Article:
It was true, i didn't know what i wanted to do with my life but the military always beckoned. It seemed like the only sure bet. And when highschool started winding to it's inevitably longed-for yet somehow disappointing end, i started realizing that i had to do something about whatever it was i was going to do when no one was telling me what to do anymore. And turning my life over to people who would tell me what to do again seemed to make sense, particularly if they would give me a gun to carry.

Now, i grew up the sailor's son of a soldier's son of a soldier's son. i had no delusions about military service. i'd seen it. Heck, i went to sea with my dad for a week when i was twelve. i had seen the chiseled jarheads that guarded the ship and i had talked to the greasy line cooks. Both had once been wide-eyed kids who had enlisted in military service but somewhere along the line their paths diverged. And i figured the only way i was going to get to wield a rifle instead of a spatula was if i joined the most elite force i could. So i set my sights on the marines. Figuring, they're smaller so the soldier to line cook ratio was probably better to start with and they had really, really high standards still whereas the army was beginning it's trend of watering itself down in order to meet some sort of meat quota. My mom would be holy disappointed if i didn't go to college so i tried to get in on an ROTC type scholarship. They send me to school and when i'm done, i sign up as an officer for the rest of whatever. Well, the school rejected me. Apparently you have to have good grades and stuff for that. Who knew?

So, sorry mom, i tried and now there's nothing left to do but enlist. So i signed up. Aced my ASVABs which hauntingly reminded me of aptitude tests. Sailed through the physical. Told the recruiter i wanted to be a line soldier. "You don't want to learn electronics or some other trade related skill that you can barter into a career when you get out?" He asked, probably with the results of my ASVAB in his hands. Nope. Unless the Marines start driving tanks. That looks cool. So he shook his head like i was some sort of thesis on evolution that didn't come with pictures and was too long to read for him and filled out my paperwork. Barring the medical, i was in. i was a marine.

Turns out that the marines won't take you if you've had a major head injury in the last five years. Who knew?

So, wiser about what to admit to and what to gloss over i started talking to the Army.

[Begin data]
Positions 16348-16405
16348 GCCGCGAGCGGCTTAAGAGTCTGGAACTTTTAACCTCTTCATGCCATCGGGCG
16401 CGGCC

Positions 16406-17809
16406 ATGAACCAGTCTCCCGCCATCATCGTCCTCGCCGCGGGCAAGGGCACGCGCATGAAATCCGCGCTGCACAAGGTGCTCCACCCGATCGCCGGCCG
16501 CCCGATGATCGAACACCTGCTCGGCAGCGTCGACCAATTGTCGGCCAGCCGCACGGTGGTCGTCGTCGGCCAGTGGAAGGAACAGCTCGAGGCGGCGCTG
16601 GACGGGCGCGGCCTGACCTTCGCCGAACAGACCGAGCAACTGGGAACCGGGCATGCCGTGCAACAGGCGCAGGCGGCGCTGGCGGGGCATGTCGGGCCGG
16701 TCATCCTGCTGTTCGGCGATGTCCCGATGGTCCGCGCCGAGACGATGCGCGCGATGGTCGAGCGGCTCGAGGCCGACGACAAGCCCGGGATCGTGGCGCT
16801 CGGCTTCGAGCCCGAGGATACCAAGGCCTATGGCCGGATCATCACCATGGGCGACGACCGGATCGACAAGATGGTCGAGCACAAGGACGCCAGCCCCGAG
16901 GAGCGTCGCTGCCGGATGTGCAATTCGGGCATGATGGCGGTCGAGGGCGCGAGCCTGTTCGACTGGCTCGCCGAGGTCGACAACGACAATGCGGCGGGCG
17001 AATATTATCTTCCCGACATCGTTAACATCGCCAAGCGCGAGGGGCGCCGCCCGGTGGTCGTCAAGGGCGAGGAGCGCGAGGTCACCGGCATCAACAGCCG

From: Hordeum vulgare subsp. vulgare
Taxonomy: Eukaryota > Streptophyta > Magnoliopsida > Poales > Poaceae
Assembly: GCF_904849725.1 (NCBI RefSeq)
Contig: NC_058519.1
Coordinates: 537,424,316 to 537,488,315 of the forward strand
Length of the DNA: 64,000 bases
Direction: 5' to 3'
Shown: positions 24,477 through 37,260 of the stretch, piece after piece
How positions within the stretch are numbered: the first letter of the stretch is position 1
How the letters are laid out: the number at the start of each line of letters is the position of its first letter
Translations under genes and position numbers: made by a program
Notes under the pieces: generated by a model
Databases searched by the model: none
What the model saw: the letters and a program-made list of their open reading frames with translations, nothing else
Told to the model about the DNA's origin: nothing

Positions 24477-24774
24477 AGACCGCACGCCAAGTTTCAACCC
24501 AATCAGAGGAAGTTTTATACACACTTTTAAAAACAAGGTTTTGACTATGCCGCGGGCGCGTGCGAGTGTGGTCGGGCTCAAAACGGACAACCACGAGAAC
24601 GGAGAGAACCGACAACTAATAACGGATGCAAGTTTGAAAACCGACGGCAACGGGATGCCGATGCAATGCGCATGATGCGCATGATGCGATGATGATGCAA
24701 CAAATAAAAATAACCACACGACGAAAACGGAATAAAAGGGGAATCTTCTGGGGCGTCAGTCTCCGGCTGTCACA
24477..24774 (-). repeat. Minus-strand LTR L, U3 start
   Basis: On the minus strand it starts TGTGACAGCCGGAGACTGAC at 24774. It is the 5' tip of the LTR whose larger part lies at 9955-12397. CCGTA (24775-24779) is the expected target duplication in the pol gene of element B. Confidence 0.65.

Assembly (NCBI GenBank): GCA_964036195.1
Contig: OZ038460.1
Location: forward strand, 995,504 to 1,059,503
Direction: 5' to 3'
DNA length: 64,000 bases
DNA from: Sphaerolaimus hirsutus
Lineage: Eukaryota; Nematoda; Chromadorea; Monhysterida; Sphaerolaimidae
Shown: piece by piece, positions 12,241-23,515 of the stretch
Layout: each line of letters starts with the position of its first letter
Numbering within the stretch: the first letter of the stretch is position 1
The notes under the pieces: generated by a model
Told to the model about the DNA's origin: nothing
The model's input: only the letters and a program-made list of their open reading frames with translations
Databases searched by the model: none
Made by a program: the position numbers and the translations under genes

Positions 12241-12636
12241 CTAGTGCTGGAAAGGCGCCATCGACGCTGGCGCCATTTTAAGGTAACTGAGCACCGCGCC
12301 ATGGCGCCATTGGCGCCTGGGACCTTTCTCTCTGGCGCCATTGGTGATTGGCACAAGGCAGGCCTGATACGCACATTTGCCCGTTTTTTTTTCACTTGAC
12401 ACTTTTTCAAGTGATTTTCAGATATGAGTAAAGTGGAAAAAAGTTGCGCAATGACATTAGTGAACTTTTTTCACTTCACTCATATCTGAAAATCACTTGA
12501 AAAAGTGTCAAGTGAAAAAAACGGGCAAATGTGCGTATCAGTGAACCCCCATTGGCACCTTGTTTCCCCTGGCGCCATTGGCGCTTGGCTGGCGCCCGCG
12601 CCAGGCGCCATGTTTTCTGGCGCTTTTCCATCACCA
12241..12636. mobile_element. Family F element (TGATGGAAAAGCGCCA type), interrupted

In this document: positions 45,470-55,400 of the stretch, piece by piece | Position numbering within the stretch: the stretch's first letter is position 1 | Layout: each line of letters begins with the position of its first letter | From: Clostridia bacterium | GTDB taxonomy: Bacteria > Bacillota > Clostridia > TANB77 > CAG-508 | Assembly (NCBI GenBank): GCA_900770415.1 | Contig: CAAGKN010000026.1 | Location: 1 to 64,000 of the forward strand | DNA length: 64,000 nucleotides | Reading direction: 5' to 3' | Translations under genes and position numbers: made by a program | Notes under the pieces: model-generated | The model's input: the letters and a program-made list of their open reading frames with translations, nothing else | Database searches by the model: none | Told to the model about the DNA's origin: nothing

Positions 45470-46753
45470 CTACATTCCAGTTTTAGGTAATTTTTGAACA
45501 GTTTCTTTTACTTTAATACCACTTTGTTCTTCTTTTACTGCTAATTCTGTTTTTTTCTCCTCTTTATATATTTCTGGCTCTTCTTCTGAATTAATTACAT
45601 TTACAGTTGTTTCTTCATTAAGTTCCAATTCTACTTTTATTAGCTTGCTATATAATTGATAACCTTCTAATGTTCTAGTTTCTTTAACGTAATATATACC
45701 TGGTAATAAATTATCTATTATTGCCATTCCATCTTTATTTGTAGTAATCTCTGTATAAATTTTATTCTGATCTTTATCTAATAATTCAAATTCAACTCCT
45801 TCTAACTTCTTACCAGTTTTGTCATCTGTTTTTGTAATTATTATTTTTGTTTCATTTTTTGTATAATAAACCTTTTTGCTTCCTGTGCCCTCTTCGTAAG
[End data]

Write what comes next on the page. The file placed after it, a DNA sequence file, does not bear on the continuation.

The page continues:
After two pointless conversations with the same Pennslobvian State Trooper, a speeding ticket and an I.O.U. for twenty-five cents to the state of New Jersey all on the way to take some sort of entrance exam for the Army, i decided that i flat out wasn't meant to be a soldier.

Life happened after that, as did time. My little brother joined the marines, made Marksman, got made an airplane mechanic and went off to the Persian Gulf, twice. i'm glad he is a mechanic, he's much safer that way and my three adorable little nieces still have their daddy. All my friends that wished they had been soldiers too still play Axis and Allies every now and then. They almost always kick my butt, i have the strategizing capabilites of a dollop of mashed potatoes. We all got too old to play 'guns.'

And then we discovered paintball.

Tuesday, September 04, 2007

Labor, we don't need no stinking Labor!

Fshyeeeewww! Must a got a bad batch of feed here lately. Cuz the last two eggs smelt a sulfur. We frickens here at the coop strive to lay nothing but quality, grade A blarghs that leave the customer with a pleasantly full feeling in their tummy and something hopefully to chew on for a little while. And when we're really on our bandbox, maybe a chuckle as it goes down the gullet. Life's too short, in my humble and often misled opinion to read depressing blarghs.

So with that thought firmly fixed in our knobby nugget we slog forward into the murky future!
And slap face first right into fall! Ahh yes! There is no finer time of year here in Pennslobovia, my friends. The glorious weekend that recongizes the fact that weekends are at least one day too short has ended and the lows are dropping down into temperatures that just beg for a fan in the window. It has been the rare weekend that included an event of note on every thrice blessed day.

Friday was buffalo wings (extra hot) with Nanna, Nonno and my very own grandmama who i haven't seen in a Rascal's age. By that i mean we had to reintroduce her to her great-grandpunks. Grandmama, this is Happ Hazzard and the little guy there is Rascal. Perhaps i should go visiting more often.

Satiddy, we went down to the river to be laughed at by fish and tourist alike as we fed chicken livers and rubber worms to the manitous of the Delaware. i did manage to tie into a bridge but i didn't set the hook and it got away. But it was huge! No really!

That evening we spent in our Satiddy ritual of hangin over at Shultzschloss reminding ourselves why it is so akin to pulling your heart out through your navel, throwing it onto the floor and grinding it into the carpet, then picking it up, dusting it off and swallowing it while suppressing the gag reflex for next game to be Philadelphia sports fan.

All healed up for Sunday and the little family get together down at the church. After which, which i have a strong desire to write as one word...afterwich. Can't decide if that sounds like a sandwich you eat after your main course or a town in northern England. After said weekly reunion of the children of the Almighty a bunch of us frickens got together for food, family and flingin. There was a little flingin of eqine footwear which there often is here at the coop but there was also the flingin of taters. The infamous tatermortar was back and the ducks down in carcass basin know it...and tremble. Muhahahahaha! Ah, who knew PVC pipe could be so useful?

Course, it just now occurred to me that i should have filmed it. Feel free to thump me in the thinker next time i'm within reach.

Finally on the day of laborless labor itself, we suited up for the first time this year and got back down to the very serious business of playing war. And that may deserve it's own posting.